In the News (from RollingStone): “There’s a lot of talk of Karl Marx in the air these days … But few people actually understand Marx’s trenchant critique of capitalism. Most people are vaguely aware of the radical economist’s prediction that capitalism would inevitably be replaced by communism, but they often misunderstand why he believed this to be true. …
“Here are five facts of life in 2014 that Marx’s analysis of capitalism correctly predicted more than a century ago:
1. The Great Recession (Capitalism’s Chaotic Nature)
The inherently chaotic, crisis-prone nature of capitalism was a key part of Marx’s writings. He argued that the relentless drive for profits would lead companies to mechanize their workplaces, producing more and more goods while squeezing workers’ wages until they could no longer purchase the products they created. Sure enough, modern historical events from the Great Depression to the dot-com bubble can be traced back to what Marx termed ‘fictitious capital’ – financial instruments like stocks and credit-default swaps. We produce and produce until there is simply no one left to purchase our goods, no new markets, no new debts. The cycle is still playing out before our eyes: Broadly speaking, it’s what made the housing market crash in 2008. Decades of deepening inequality reduced incomes, which led more and more Americans to take on debt. When there were no subprime borrows left to scheme, the whole façade fell apart, just as Marx knew it would.
2. The iPhone 5S (Imaginary Appetites). Marx warned that capitalism’s tendency to concentrate high value on essentially arbitrary products would, over time, lead to what he called ‘a contriving and ever-calculating subservience to inhuman, sophisticated, unnatural and imaginary appetites.’ It’s a harsh but accurate way of describing contemporary America, where we enjoy incredible luxury and yet are driven by a constant need for more and more stuff to buy… While Chinese families fall sick with cancer from our e-waste, megacorporations are creating entire advertising campaigns around the idea that we should destroy perfectly good products for no reason.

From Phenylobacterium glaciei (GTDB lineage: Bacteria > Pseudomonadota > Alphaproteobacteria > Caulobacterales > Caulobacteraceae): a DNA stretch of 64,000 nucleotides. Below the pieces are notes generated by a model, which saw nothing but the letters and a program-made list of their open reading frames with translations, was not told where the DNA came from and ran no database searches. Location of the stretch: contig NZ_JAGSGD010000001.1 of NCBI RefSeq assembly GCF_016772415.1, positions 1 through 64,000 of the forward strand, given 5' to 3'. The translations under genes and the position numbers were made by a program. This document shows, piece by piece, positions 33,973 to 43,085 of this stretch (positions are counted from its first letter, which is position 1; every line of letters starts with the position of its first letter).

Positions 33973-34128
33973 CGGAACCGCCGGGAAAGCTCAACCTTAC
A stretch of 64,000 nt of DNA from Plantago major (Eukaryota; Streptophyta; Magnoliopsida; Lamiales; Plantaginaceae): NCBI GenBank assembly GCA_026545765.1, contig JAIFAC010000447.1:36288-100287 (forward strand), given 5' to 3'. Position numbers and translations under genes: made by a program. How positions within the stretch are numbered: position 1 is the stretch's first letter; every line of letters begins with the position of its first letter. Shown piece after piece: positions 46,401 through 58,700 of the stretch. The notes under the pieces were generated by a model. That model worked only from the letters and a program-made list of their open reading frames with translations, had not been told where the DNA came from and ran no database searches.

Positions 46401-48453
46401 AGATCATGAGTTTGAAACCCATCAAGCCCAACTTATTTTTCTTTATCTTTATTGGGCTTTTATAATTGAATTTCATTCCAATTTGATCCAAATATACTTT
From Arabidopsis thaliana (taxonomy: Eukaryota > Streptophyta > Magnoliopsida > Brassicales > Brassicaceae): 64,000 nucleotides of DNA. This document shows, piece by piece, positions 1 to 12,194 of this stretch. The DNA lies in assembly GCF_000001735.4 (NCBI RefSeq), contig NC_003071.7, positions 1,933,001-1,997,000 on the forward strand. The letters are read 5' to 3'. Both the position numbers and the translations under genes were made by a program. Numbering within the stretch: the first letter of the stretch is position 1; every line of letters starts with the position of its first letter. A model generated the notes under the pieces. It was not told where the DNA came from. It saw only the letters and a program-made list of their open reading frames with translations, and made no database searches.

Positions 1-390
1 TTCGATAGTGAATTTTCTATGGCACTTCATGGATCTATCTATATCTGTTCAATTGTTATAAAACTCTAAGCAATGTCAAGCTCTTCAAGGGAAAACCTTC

3. The IMF (The Globalization of Capitalism). Marx’s ideas about overproduction led him to predict what is now called globalization – the spread of capitalism across the planet in search of new markets. ‘The need of a constantly expanding market for its products chases the bourgeoisie over the entire surface of the globe,’ he wrote. ‘It must nestle everywhere, settle everywhere, establish connections everywhere.’ While this may seem like an obvious point now, Marx wrote those words in 1848, when globalization was over a century away. And he wasn’t just right about what ended up happening in the late 20th century – he was right about why it happened: The relentless search for new markets and cheap labor, as well as the incessant demand for more natural resources, are beasts that demand constant feeding.
4. Walmart (Monopoly). The classical theory of economics assumed that competition was natural and therefore self-sustaining. Marx, however, argued that market power would actually be centralized in large monopoly firms as businesses increasingly preyed upon each other… Politicians give lip service to what minimal small-business lobby remains and prosecute the most violent of antitrust abuses – but for the most part, we know big business is here to stay.
5. Low Wages, Big Profits (The Reserve Army of Industrial Labor). Marx believed that wages would be held down by a ‘reserve army of labor,’ which he explained simply using classical economic techniques: Capitalists wish to pay as little as possible for labor, and this is easiest to do when there are too many workers floating around. Thus, after a recession, using a Marxist analysis, we would predict that high unemployment would keep wages stagnant as profits soared, because workers are too scared of unemployment to quit their terrible, exploitative jobs.
In Conclusion: Marx was wrong about many things. Most of his writing focuses on a critique of capitalism rather than a proposal of what to replace it with. But his work still shapes our world in a positive way as well. When he argued for a progressive income tax in the Communist Manifesto, no country had one. Now, there is scarcely a country without a progressive income tax, and it’s one small way that the U.S. tries to fight income inequality. Marx’s moral critique of capitalism and his keen insights into its inner workings and historical context are still worth paying attention to. As Robert L. Heilbroner writes, ‘We turn to Marx, therefore, not because he is infallible, but because he is inescapable.’”
My Comment: Baal HaSulam’s opinion is that, tracing the mechanism of natural development, Marx noted only the results of the positive and negative forces, i.e., creation and destruction that are produced in society.
Accordingly, he planned his tactics and did not pay attention to the causal factors that lead to such consequences. It’s like a doctor who does not pay attention to the root of the disease and treats the patient based just on its external manifestations (modern medicine operates on the same principle).